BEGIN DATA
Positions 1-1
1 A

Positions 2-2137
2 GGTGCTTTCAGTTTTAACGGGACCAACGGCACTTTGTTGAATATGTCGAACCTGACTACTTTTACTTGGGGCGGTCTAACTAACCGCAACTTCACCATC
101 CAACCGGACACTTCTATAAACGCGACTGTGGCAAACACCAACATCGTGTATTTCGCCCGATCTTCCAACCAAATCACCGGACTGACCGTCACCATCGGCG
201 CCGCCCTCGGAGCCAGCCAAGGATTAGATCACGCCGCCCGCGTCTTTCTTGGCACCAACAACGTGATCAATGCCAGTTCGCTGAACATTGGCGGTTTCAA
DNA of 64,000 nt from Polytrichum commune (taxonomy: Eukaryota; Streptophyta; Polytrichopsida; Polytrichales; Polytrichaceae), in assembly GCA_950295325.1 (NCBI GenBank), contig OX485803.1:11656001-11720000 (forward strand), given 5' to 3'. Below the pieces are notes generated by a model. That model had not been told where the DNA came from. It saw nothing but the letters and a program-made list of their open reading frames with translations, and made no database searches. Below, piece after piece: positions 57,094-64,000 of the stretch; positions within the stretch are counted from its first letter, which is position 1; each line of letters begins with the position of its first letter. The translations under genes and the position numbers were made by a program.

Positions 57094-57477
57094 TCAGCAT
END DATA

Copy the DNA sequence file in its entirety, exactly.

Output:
Positions 1-1
1 A

Positions 2-2137
2 GGTGCTTTCAGTTTTAACGGGACCAACGGCACTTTGTTGAATATGTCGAACCTGACTACTTTTACTTGGGGCGGTCTAACTAACCGCAACTTCACCATC
101 CAACCGGACACTTCTATAAACGCGACTGTGGCAAACACCAACATCGTGTATTTCGCCCGATCTTCCAACCAAATCACCGGACTGACCGTCACCATCGGCG
201 CCGCCCTCGGAGCCAGCCAAGGATTAGATCACGCCGCCCGCGTCTTTCTTGGCACCAACAACGTGATCAATGCCAGTTCGCTGAACATTGGCGGTTTCAA
DNA of 64,000 nt from Polytrichum commune (taxonomy: Eukaryota; Streptophyta; Polytrichopsida; Polytrichales; Polytrichaceae), in assembly GCA_950295325.1 (NCBI GenBank), contig OX485803.1:11656001-11720000 (forward strand), given 5' to 3'. Below the pieces are notes generated by a model. That model had not been told where the DNA came from. It saw nothing but the letters and a program-made list of their open reading frames with translations, and made no database searches. Below, piece after piece: positions 57,094-64,000 of the stretch; positions within the stretch are counted from its first letter, which is position 1; each line of letters begins with the position of its first letter. The translations under genes and the position numbers were made by a program.

Positions 57094-57477
57094 TCAGCAT